📣 Announcing Plotly.py 4.14: Faceted and Animated Images and Heatmaps, Inside Tick Labels, Better Axis Type Detection

Update: version 5.0 was released since this was posted.

I’m happy to announce that Plotly.py 4.14 is now available for download via pip and conda! For up-to-date installation and upgrading instructions (including the extra required steps for JupyterLab!) please see our Getting Started documentation page and if you run into trouble, check out our Troubleshooting Guide.

:newspaper: What’s new in Plotly.py 4.14

Our changelog has details and links to individual pull requests, but here are the highlights:

:framed_picture: Faceted and Animated Images and Heatmaps with px.imshow()

The px.imshow() function has always allowed you to visualize single-chanel 2-dimensional data as a heatmap, and 3-channel (RGB) 2-dimensional data as an image. As of this release, px.imshow() supports 3- and 4-dimensional single and multi-channel data, via faceting and/or animation. This means that if you have a list or array of images, you can see them all at once side by side using facet_col or you can step through them with a slider using animation_frame, and if you have a list of lists of images, you can use both together! Of course, in addition to working with lists of lists and numpy arrays, this also works well with the xarray library, which is a common way of storing and processing these higher-dimensional arrays.

This feature, like the rest of the px.imshow() function, was sponsored as part of a Chan-Zuckerberg Initiative Essential Open-Source Software for Science grant :heart:

Here are some examples of what this looks like:

:straight_ruler: Inside Tick Labels

For a cleaner look, you can now move the tick labels of your cartesian axes inside the plotting area, and the automatic ranging will leave enough room for the data to not overlap with the tick labels.

This feature was anonymously sponsored. :heart:

:triangular_ruler: Smarter Axis Auto-Typing Behaviour

One issue which has bothered users of Plotly.py for years is that the axis type-detection system in Plotly.js by default treats numeric strings as numbers, which has caused it to automatically consider lists of strings containing a mix of numeric and non-numeric strings as mapping to linear axes and thereby ignoring the non-numeric strings. In Plotly.py 4.14, numeric strings are now treated just like strings that don’t contain numbers for the purposes of axis type detection, which should result in less surprise and confusion, and less need for forcing the axis type to category when passing in lists of strings!

:heart: Powered by Plotly.js 1.58 and perfect for Dash 1.18

The version of Plotly.js that Plotly.py 4.14 is built on is the same one that’s bundled with the recently-released Dash 1.18 so we recommend that if you’re a Dash user you upgrade to both Dash 1.18 and Plotly.py 4.14 to get the full benefit of all of these libraries working together.

:package: Get it now!

To sum up: Plotly.py 4.14 is out and if you’re excited about any of the above features, head on over to our Getting Started documentation page for full installation instructions, and don’t forget to upgrade your JupyterLab extensions if that is your environment of choice!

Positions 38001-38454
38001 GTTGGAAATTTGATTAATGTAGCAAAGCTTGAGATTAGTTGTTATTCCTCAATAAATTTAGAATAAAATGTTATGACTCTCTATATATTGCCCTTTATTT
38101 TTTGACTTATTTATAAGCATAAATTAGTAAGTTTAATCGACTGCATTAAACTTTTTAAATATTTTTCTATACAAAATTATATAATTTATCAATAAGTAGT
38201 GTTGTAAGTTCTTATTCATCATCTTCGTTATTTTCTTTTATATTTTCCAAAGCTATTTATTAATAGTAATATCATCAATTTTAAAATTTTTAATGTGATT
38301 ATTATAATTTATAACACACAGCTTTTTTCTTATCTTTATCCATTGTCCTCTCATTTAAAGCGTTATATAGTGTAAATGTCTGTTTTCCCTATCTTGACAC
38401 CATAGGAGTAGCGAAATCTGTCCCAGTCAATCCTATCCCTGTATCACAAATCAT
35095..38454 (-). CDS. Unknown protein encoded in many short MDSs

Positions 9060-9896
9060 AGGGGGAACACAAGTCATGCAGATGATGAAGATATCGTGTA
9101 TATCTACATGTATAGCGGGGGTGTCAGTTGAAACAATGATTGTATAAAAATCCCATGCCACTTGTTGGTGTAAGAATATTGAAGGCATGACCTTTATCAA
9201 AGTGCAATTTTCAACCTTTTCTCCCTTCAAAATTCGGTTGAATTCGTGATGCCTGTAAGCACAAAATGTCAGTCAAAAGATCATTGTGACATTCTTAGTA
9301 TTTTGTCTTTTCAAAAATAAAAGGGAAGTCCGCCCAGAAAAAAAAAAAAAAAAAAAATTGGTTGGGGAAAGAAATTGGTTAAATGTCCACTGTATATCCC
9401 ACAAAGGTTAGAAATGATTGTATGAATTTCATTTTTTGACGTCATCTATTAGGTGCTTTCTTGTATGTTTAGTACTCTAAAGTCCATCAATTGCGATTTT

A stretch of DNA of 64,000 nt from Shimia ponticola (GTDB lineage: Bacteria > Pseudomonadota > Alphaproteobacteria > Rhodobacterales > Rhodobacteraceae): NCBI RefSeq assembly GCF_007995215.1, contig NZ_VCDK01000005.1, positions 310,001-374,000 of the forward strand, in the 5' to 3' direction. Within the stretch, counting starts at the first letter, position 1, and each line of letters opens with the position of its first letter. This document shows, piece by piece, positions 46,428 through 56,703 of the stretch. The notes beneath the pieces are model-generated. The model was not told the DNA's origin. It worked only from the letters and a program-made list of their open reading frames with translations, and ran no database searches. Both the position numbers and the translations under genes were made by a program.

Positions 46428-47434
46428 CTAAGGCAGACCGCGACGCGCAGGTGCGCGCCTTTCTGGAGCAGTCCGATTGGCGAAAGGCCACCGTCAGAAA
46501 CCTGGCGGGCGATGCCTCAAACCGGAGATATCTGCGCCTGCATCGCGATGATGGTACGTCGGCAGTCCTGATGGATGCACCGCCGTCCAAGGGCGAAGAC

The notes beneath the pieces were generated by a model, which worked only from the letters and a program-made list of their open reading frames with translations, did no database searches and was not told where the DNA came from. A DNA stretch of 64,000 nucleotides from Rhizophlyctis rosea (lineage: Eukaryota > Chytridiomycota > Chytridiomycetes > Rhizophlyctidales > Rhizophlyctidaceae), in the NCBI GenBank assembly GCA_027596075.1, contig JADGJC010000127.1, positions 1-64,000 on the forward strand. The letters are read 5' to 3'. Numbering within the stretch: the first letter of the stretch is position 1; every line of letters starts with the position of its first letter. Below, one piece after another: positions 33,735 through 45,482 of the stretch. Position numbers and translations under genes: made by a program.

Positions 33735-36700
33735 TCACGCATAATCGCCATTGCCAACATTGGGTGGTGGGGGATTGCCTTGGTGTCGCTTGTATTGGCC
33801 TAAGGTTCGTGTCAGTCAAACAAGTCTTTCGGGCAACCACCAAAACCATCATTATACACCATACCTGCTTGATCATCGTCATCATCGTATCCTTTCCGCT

:reminder_ribbon: In Case You Missed It: Previous 4.x Announcements

  • Plotly.py 4.13
    • Magical error messages
    • Performance improvements (including for Dash!)
    • Faceted Maps
  • Plotly.py 4.12:
    • Horizontal and vertical lines and rectangles
  • Plotly.py 4.11:
    • Period positioning on date axes
  • Plotly.py 4.10:
    • date -axis and px.timeline() improvements
    • Full Figures for Development
    • A Faster px.imshow()
  • Plotly.py 4.9:
    • Kaleido for static image export
    • Hexbin Tile Maps
    • Timelines
  • Plotly.py 4.8:
    • Plotly Express Support for Wide- and Mixed-Form Data
    • a Pandas backend
  • Plotly.py 4.7:
    • Major performance improvments
    • Shape-drawing
  • Plotly.py 4.6:
    • unified hover labels
    • excluding weekends from time-series axes
    • imshow labelling and xarray support

I copied the “cells.tif” into anaconda3/pkgs/scikit-image-0.13.0-py36h398857d_1/lib/python3.6/site-packages/skimage/data/cells.tif

but if I run

import plotly.express as px
from skimage import io
from skimage.data import image_fetcher
path = image_fetcher.fetch('data/cells.tif')
data = io.imread(path)
img = data[20:45:2]
fig = px.imshow(img, facet_col=0, binary_string=True, facet_col_wrap=5)

I get

AttributeError                            Traceback (most recent call last)
<ipython-input-58-2baadef344b3> in <module>()
      2 from skimage import io
      3 from skimage.data import image_fetcher
----> 4 path = image_fetcher.fetch('data/cells.tif')
      5 data = io.imread(path)
      6 img = data[20:45:2]

AttributeError: 'NoneType' object has no attribute 'fetch'

Sorry to annoy you with this, but this new plotting looks really nice

No problem! In general to run our docs you will have to install the contents of https://github.com/plotly/plotly.py/blob/master/doc/requirements.txt and in this case you’re liklely missing the pooch dependency.

1 Like

After installing lots of stuff, it’s running now. This fetcher thing also apparently does not take absolute paths like /User/name/data/cells.tif but with data/cells.tif it works.